“Ah!” said Monsieur Doblay, looking benignly wise. “The paradox of acting.”  54
  “Exactly, Monsieur le Juge.”  55
  “But,” cried Adèle in a transport, “it is Tavernier who is not acting!”  56
  “Not acting!” cried Brébant, Gervais, and Mueller together. In fact, the whole company turned to Adèle with looks of astonishment.  57
  “No, he is not acting! Do you suppose that I, an actress, cannot tell? It is real with him; yes, I affirm it, Monsieur le Juge, it is real with him! and that makes it real with me, and I cry instead of laughing.”  58
  At this remarkable statement all eyes were turned on Tavernier. His face was doleful enough; but he only shrugged his hump, as if to say, “I do not understand, but I will not oppose her.”  59
  Monsieur Doblay laid down his pen in despair. “The further we go,” he said, “the greater is my perplexity. Suppose, mademoiselle, I were to ask you to give me a brief précis of the plot, and then perhaps I shall understand. For really it has come to this,—that Monsieur Tavernier’s acting is on trial, and I feel it my duty to examine into his case and pronounce one way or the other.”  60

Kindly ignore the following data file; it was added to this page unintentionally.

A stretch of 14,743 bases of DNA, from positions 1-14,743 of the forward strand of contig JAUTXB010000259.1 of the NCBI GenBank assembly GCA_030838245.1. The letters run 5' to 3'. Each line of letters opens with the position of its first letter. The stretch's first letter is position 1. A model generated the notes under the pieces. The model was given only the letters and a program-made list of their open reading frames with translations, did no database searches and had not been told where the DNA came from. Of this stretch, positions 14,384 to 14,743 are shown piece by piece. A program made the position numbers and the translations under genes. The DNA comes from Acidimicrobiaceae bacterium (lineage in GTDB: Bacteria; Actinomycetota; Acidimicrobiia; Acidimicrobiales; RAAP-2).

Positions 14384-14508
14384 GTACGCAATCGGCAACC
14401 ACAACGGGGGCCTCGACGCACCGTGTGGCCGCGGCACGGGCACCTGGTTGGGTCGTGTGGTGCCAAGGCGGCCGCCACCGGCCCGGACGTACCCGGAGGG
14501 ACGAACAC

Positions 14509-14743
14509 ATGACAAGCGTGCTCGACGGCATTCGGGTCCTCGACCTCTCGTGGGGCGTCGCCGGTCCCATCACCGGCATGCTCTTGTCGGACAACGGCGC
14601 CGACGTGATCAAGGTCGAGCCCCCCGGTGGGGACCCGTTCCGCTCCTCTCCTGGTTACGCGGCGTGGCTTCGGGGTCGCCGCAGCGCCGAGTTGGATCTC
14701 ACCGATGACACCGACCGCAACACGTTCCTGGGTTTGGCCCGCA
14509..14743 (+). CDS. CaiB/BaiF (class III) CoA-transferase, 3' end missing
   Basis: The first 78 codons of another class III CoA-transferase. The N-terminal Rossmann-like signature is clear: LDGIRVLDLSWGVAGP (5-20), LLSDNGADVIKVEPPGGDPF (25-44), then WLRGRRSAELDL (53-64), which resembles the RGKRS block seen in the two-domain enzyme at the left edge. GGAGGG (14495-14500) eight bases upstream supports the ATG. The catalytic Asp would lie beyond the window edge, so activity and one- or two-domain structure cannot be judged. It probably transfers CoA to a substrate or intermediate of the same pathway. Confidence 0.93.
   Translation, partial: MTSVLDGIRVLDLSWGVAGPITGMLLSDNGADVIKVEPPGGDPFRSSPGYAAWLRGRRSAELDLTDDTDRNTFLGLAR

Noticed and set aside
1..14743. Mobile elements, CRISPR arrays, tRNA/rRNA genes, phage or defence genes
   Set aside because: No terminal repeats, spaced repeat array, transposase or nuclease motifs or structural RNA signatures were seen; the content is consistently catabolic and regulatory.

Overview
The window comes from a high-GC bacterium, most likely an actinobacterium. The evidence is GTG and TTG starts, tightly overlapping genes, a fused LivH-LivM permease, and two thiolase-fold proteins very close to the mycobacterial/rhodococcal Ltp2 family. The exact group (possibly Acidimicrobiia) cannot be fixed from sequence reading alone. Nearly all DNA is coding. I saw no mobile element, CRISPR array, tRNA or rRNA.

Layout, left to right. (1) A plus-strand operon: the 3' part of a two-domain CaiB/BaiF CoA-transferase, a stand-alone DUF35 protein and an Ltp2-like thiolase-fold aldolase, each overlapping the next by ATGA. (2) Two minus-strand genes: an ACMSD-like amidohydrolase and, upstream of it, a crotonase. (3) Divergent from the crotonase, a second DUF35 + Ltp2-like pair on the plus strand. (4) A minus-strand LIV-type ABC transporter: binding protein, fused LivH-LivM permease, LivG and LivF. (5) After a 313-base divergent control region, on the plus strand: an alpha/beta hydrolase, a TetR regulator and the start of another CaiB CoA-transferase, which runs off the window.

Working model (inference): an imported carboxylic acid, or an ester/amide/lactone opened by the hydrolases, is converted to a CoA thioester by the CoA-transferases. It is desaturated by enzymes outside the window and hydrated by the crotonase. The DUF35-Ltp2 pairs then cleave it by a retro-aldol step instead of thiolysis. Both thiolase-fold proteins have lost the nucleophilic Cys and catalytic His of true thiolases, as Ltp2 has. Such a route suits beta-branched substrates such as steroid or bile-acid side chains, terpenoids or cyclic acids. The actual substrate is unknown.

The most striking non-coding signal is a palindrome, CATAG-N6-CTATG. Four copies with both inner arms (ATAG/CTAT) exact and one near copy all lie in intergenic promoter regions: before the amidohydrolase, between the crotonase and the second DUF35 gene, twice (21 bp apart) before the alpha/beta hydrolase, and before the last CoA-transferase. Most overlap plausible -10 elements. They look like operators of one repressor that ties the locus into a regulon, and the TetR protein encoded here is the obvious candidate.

It seemed to Paul Patureau as if his ideas mysteriously communicated themselves to his superior, and what was more remarkable, controlled him.  61